Is the closing of the Palestinian affairs unit in the U.S. embassy really the “final nail in the coffin” for US peacemaking efforts as stated by Palestinian official Saeb Erekat? Or is it an attempt at trying to combine diplomatic efforts into a more efficient operation?
It probably depends on your personally invested opinion concerning the motives of the U.S. embassy and American policy towards Palestinians.
The U.S. State Department spokesman, Robert Palladino claims that the “decision was driven by their global efforts to increase the efficiency and effectiveness of their diplomatic engagements and operations and does not signal a change in U.S. policy on Jerusalem, the West Bank or the Gaza Strip” while some Palestinians see the move as a “downgrading” of the way their diplomatic concerns are considered. In fact, for them, it is tantamount to a death knell towards the goal of a two-state solution.
But the merger of the U.S. Jerusalem consulate and embassy into one diplomatic entity will result in issues emanating from Gaza and the West Bank falling into the jurisdiction of U.S. Ambassador David Friedman who is seen as being a long-time supporter of Judea and Samarian settlers. Friedman has also been a vocal, harsh critic of the Palestinian leadership.
However, it should be noted that since there is no formal recognition of Palestine as an independent, self-governing country, there, then, has never been a separate formal Palestinian embassy. Its matters and concerns were always handled by a separate Palestinian affairs unit which was part of the U.S. embassy, and so it’s possible to look at this new outrage as much ado about nothing.
In fact, President Trump has stated that “the U.S. continues to take no position on final status issues, including borders or boundaries and that the specific boundaries of Israeli sovereignty in Jerusalem are subject to final status negotiations between the parties” while assuring both sides that “his administration remains fully committed to efforts to achieve a lasting and comprehensive peace that offers a brighter future to Israel and the Palestinians.”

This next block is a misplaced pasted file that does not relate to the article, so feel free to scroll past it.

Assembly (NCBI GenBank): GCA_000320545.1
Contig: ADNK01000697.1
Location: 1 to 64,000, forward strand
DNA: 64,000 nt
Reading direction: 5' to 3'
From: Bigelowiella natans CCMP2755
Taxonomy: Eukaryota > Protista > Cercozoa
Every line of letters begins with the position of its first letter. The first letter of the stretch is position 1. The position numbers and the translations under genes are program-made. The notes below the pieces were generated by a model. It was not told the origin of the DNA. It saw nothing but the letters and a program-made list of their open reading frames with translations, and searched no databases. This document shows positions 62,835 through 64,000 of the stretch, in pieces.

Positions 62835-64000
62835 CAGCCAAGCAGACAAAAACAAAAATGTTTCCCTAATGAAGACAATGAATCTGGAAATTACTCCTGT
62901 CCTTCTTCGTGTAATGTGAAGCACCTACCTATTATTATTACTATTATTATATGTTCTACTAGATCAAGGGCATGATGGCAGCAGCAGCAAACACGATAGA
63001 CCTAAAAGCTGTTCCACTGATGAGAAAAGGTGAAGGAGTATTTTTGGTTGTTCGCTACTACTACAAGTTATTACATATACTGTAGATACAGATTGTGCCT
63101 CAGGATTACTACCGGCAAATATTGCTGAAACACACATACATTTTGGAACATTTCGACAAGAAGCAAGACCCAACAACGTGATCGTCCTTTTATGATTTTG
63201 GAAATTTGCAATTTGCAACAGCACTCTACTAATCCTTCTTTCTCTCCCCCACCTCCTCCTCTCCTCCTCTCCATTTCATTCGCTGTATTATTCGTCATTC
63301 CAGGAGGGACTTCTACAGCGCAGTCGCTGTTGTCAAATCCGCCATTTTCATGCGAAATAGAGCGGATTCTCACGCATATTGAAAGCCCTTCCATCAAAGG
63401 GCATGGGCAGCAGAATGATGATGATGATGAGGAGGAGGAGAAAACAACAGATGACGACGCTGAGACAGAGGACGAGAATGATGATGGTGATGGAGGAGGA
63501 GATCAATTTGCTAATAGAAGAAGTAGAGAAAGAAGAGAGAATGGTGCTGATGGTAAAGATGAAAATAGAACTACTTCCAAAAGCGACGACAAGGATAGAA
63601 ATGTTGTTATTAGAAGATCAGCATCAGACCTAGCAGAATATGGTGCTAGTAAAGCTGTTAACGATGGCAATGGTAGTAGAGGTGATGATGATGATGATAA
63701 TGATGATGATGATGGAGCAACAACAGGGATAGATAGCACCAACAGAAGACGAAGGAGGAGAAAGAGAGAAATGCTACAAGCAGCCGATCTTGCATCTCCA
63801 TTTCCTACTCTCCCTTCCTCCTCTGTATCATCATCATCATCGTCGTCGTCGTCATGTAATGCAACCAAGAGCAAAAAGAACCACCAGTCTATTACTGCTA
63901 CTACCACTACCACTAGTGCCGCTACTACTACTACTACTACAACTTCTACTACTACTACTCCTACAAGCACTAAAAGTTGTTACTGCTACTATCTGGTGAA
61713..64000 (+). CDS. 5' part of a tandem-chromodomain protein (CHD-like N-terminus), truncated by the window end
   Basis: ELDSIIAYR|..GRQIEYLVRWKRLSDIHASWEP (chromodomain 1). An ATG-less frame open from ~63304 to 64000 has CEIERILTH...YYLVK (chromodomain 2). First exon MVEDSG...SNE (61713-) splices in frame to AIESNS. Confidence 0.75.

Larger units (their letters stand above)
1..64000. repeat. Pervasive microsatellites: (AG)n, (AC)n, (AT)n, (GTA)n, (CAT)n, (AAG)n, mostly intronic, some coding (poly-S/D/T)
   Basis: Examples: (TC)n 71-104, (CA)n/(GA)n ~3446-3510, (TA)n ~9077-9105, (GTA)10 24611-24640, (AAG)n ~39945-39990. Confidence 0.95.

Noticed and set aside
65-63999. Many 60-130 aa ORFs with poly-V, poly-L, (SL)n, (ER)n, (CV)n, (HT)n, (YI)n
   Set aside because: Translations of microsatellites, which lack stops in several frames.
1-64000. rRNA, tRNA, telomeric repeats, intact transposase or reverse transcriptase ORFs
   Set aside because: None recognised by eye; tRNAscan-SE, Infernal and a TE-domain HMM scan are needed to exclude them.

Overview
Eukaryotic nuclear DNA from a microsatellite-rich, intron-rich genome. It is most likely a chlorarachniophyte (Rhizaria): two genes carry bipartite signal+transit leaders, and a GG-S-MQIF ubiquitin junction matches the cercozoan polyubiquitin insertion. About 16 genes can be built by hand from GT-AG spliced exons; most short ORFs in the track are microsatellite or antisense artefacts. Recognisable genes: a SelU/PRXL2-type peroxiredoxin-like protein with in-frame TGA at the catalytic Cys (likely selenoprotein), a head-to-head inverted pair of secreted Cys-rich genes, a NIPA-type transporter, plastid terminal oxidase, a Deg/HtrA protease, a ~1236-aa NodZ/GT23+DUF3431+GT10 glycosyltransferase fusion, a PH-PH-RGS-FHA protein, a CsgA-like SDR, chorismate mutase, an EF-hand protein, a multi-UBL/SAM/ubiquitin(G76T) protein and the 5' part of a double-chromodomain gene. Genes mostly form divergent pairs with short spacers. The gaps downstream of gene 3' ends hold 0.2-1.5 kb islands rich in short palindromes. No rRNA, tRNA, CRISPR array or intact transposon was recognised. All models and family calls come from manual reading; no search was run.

What is clear is that this new move is seen as yet another deligitimization of Palestinian rights and jurisdiction following last year’s U.S. decision to move their embassy to Jerusalem, thereby formally recognizing Israel’s capital, something which no previous American president ever dared to do. First the embassy move and then the merging of the Palestinian affairs unit – both seen as a propping up of Israel’s sovereignty and dominance – has likely caused Palestinian leaders to feel that this is a subtle but pointed way of endorsing their long-term ally who shares their democratic style of governing.
In truth, the Trump administration has continually cited the failure of Palestinian leaders to forge serious peace talks or make any compromises. Consequently, significant sums of American dollars have been cut, stopping the flow of assistance to Palestinian programs. Needless to say, American/Palestinian relations are very strained, but when met with an unyielding desire to make any concessions or find any middle ground, the consequences are going to be felt one way or another, and so it’s entirely possible that “the desire to work more effectively and efficiently” is yet another way to send a strong message to Palestinians that until they’re ready to come to the table with more flexibility, Israel will continue to be supported and sustained by the U.S. government who sees them as the right horse to back.